Additionally, we recommend clearing barriers to offering a wider array of choices for lifetime income in both retirement savings and pension plans. In defined contribution plans, participants aged 55 and older should be allowed to use their retirement savings to purchase annuities that begin payments later in life. Workers with defined benefit pensions should be able to receive part of their benefit as a lump sum and the rest as monthly income for life, rather than the all-or-nothing choice most have today. Also, to encourage participants to work longer and provide more-consistent work incentives, we recommend allowing employer-sponsored retirement plans to align plan retirement ages with Social Security.
Housing is an important form of savings. Americans own more than $12.5 trillion in home equity—a sum that rivals the $14 trillion that Americans hold in retirement savings. For individuals or couples who lack substantial savings in a retirement plan but who own their residence, homeownership can be a major source of retirement security. A variety of mechanisms exist for tapping home equity to fund regular consumption needs in retirement; for example, homeowners can downsize, use a reverse mortgage, or sell their home and rent instead. These approaches have advantages and drawbacks; retirees with home equity should be aware of the available alternatives and have independent advice to make an appropriate choice for their circumstances.
Federal and state tax policy, however, actually subsidizes the use of home equity for pre-retirement consumption, leaving many retired homeowners burdened with debt and with less equity to support retirement security. We recommend ending these subsidies by eliminating tax benefits for borrowing that reduces home equity.
We also propose to strengthen programs that support and advise consumers on reverse mortgages, which can be a good option for some older Americans. Establishing a low-dollar reverse-mortgage option would facilitate smaller loans while reducing fees for borrowers and risk for taxpayers.
Financial capability—defined as having the knowledge, ability, and opportunity to manage one’s own finances—is lacking among too many Americans. This is a troubling fact at a time when the nation’s retirement system has transitioned toward greater individual control and responsibility.
Exposure to financial knowledge and planning should begin early in life, with schools, communities, employers, and federal and state governments all working to foster a culture of savings and to position individuals to make prudent financial choices. We support a variety of approaches, including implementing recommendations from the President’s Advisory Council on Financial Capability, providing improved personal financial education through K-12 and higher-education curricula, and better communicating the consequences of claiming Social Security early. For example, renaming the earliest eligibility age, currently age 62, as the “reduced benefit age” would better highlight the lower monthly benefits that result from early claiming.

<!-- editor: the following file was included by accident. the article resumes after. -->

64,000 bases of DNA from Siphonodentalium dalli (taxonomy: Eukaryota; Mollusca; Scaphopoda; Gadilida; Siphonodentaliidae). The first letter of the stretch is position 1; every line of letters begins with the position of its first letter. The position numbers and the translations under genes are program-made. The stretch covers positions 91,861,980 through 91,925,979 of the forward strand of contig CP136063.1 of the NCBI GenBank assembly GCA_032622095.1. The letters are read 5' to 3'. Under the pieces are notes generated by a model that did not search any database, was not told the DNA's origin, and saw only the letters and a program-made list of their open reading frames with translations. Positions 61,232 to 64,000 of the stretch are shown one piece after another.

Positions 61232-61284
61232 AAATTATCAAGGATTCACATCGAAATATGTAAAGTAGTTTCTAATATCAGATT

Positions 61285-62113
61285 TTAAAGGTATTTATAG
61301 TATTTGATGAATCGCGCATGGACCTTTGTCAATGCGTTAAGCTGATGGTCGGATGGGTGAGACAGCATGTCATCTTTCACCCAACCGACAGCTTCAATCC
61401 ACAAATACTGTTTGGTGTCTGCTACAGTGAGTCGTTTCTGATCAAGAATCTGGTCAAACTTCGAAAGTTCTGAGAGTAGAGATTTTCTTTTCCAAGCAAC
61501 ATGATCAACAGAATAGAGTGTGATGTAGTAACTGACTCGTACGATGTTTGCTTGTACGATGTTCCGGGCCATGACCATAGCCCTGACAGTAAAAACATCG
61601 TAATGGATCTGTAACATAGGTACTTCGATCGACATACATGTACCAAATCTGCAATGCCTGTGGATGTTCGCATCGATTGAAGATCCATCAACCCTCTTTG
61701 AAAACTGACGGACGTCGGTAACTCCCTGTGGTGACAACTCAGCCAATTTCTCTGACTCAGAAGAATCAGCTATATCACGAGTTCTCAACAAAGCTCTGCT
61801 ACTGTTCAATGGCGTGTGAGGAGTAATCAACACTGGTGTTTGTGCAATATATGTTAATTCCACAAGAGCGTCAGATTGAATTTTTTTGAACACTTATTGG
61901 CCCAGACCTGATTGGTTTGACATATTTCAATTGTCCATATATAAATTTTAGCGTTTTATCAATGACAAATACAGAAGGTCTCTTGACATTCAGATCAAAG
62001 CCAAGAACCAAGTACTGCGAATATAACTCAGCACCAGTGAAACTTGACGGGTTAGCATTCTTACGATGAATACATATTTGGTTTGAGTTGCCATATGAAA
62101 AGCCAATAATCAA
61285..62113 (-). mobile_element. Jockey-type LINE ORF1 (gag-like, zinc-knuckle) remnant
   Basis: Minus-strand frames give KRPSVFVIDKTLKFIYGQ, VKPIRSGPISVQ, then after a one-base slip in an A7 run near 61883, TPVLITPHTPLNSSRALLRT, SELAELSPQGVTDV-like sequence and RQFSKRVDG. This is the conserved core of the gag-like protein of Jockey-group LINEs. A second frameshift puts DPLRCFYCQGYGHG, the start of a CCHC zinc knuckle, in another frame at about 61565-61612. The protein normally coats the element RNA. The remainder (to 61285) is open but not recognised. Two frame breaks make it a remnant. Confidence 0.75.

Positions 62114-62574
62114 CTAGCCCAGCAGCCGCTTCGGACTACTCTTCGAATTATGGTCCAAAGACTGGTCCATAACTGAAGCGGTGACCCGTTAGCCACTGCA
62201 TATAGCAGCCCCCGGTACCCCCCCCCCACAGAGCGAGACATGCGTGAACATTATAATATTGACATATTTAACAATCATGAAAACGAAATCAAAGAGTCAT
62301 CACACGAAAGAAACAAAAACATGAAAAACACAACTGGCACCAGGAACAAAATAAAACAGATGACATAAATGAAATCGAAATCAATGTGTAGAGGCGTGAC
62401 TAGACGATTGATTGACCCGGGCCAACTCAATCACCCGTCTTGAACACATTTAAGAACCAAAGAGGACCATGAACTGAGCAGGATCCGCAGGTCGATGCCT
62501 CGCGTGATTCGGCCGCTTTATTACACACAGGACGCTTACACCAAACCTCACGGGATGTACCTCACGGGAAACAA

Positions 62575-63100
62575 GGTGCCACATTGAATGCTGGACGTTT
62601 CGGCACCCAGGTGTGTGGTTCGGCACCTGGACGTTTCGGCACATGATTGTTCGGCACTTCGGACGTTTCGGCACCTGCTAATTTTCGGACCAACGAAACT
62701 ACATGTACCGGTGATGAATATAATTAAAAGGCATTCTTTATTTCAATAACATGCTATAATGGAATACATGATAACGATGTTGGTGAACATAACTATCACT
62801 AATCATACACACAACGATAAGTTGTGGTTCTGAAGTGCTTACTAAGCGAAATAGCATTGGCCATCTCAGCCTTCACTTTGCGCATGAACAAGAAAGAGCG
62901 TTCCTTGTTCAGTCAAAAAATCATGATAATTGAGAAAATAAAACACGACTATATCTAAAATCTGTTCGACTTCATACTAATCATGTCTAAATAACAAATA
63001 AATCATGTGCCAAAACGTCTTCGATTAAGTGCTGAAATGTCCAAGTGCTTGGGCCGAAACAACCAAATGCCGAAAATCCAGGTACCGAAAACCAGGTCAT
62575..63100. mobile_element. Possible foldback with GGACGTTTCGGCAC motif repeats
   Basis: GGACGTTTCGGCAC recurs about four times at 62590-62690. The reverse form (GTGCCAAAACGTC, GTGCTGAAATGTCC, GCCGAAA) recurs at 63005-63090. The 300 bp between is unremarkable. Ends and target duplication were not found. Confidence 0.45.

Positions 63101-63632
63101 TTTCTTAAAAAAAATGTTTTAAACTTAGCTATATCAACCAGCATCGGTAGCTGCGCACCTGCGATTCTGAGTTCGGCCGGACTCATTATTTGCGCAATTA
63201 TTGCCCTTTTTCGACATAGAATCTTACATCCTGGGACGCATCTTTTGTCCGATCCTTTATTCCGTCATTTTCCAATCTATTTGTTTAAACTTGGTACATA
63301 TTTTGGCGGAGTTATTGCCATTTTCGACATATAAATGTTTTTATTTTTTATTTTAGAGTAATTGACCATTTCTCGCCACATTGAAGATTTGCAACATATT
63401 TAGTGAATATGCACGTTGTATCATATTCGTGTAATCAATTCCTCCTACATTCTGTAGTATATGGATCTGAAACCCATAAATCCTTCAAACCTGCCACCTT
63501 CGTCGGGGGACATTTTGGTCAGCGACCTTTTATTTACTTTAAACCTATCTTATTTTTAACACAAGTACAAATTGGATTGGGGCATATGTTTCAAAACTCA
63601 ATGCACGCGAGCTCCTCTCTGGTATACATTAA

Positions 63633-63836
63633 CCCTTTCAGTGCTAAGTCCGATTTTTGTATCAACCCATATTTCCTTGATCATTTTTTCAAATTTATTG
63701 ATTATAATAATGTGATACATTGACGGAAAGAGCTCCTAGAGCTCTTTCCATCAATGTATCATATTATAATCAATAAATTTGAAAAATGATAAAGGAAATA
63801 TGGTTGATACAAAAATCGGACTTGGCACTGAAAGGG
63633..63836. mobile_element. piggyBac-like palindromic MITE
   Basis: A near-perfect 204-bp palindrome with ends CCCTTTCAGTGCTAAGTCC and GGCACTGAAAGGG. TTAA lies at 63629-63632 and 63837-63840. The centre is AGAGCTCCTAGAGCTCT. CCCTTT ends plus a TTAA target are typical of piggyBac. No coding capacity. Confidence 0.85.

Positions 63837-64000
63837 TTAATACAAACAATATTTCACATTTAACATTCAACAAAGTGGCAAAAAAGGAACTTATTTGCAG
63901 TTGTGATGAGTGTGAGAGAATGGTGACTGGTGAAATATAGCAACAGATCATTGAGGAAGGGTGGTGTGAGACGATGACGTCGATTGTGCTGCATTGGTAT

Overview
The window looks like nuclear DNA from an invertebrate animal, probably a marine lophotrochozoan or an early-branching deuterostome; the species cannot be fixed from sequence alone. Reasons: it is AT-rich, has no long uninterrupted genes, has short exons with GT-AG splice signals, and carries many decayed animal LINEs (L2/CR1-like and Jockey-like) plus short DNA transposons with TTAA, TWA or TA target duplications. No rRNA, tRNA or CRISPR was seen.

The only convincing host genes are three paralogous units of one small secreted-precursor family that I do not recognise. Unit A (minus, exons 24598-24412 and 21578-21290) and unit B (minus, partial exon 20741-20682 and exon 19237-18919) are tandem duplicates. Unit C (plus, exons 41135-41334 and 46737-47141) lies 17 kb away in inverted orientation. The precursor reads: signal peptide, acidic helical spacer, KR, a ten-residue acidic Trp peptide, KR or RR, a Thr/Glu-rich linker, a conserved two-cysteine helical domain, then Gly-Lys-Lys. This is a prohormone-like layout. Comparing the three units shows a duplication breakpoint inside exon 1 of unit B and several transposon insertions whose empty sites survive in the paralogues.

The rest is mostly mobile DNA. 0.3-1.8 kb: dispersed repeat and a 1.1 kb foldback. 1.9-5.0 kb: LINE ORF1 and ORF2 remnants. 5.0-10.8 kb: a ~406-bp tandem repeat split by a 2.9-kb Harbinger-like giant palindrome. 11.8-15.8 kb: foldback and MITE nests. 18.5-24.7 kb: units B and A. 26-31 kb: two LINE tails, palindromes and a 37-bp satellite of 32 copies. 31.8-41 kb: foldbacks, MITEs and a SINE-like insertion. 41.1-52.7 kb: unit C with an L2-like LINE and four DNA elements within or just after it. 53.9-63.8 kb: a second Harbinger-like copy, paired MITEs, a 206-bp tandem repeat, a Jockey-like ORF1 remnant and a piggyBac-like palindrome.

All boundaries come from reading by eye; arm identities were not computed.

Social Security provides the income foundation for many older Americans, but to maintain that legacy, prompt adjustments to the program are needed. For decades, the program’s trustees have affirmed the need for changes, noting that Social Security faces significant financial challenges. In 2015, the trustees recommended “that lawmakers address the projected trust fund shortfalls in a timely way in order to phase in necessary changes gradually and give workers and beneficiaries time to adjust to them.” Moreover, Social Security has not been updated to reflect a 21st century workforce and society.
Uncertainty about Social Security’s future magnifies the anxiety that many Americans experience as they plan and prepare for retirement. That is why any comprehensive effort to improve retirement security must shore up and modernize the program.
We recommend adjustments to Social Security’s tax and benefit levels to 1) reflect changing demographics; 2) better target benefits on those who are most vulnerable in old age, including surviving spouses and workers in low-earning occupations; 3) preserve reasonable intra- and inter-generational equity; and 4) more fairly reward work. Americans ought to know what they stand to gain from extending their working lives and claiming benefits later—both of which are highly effective ways for individuals to raise their retirement income. Clearer work incentives in the Social Security program would increase understanding of these options and promote better decisions.